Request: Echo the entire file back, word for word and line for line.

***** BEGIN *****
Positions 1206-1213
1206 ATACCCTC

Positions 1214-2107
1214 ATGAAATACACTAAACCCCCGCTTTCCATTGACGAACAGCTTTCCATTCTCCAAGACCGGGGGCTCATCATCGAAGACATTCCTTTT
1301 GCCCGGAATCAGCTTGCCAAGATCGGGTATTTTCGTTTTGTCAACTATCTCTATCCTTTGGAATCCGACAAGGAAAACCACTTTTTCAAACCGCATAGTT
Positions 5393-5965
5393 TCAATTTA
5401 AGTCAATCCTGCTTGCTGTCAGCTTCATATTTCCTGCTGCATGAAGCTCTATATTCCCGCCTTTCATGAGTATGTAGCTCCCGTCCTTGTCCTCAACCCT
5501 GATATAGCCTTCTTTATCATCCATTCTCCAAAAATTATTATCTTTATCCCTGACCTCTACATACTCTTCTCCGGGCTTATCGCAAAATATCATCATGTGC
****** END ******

Positions 1206-1213
1206 ATACCCTC

Positions 1214-2107
1214 ATGAAATACACTAAACCCCCGCTTTCCATTGACGAACAGCTTTCCATTCTCCAAGACCGGGGGCTCATCATCGAAGACATTCCTTTT
1301 GCCCGGAATCAGCTTGCCAAGATCGGGTATTTTCGTTTTGTCAACTATCTCTATCCTTTGGAATCCGACAAGGAAAACCACTTTTTCAAACCGCATAGTT
Positions 5393-5965
5393 TCAATTTA
5401 AGTCAATCCTGCTTGCTGTCAGCTTCATATTTCCTGCTGCATGAAGCTCTATATTCCCGCCTTTCATGAGTATGTAGCTCCCGTCCTTGTCCTCAACCCT
5501 GATATAGCCTTCTTTATCATCCATTCTCCAAAAATTATTATCTTTATCCCTGACCTCTACATACTCTTCTCCGGGCTTATCGCAAAATATCATCATGTGC